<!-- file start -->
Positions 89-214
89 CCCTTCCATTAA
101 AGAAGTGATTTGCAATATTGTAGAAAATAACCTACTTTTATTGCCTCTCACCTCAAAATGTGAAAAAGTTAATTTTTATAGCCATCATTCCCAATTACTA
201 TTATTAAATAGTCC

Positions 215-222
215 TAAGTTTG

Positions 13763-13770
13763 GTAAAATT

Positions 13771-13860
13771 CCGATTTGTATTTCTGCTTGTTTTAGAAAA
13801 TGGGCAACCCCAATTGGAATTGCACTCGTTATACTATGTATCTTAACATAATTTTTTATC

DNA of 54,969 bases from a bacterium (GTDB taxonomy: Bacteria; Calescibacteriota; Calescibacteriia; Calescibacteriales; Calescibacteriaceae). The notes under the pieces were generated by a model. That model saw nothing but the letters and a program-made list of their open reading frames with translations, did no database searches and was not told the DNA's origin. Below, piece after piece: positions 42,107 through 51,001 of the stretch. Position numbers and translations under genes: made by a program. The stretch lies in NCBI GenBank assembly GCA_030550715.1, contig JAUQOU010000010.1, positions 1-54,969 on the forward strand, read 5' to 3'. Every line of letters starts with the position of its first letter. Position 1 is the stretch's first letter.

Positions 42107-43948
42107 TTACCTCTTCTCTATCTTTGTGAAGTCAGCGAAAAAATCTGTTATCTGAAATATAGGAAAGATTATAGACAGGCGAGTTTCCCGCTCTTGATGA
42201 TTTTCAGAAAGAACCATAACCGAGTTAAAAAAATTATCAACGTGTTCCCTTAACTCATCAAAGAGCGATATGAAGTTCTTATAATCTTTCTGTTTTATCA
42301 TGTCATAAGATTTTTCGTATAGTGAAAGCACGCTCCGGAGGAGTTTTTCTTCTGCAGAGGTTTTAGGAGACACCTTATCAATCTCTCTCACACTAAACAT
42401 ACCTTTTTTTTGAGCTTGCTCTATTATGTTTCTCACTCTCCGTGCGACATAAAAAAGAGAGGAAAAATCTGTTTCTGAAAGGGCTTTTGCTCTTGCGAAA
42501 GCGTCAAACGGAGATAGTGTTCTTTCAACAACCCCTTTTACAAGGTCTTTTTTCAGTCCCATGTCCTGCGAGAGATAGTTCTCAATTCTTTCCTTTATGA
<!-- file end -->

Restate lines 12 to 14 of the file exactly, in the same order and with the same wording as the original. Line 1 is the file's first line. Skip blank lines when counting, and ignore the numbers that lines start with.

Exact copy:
DNA of 54,969 bases from a bacterium (GTDB taxonomy: Bacteria; Calescibacteriota; Calescibacteriia; Calescibacteriales; Calescibacteriaceae). The notes under the pieces were generated by a model. That model saw nothing but the letters and a program-made list of their open reading frames with translations, did no database searches and was not told the DNA's origin. Below, piece after piece: positions 42,107 through 51,001 of the stretch. Position numbers and translations under genes: made by a program. The stretch lies in NCBI GenBank assembly GCA_030550715.1, contig JAUQOU010000010.1, positions 1-54,969 on the forward strand, read 5' to 3'. Every line of letters starts with the position of its first letter. Position 1 is the stretch's first letter.

Positions 42107-43948
42107 TTACCTCTTCTCTATCTTTGTGAAGTCAGCGAAAAAATCTGTTATCTGAAATATAGGAAAGATTATAGACAGGCGAGTTTCCCGCTCTTGATGA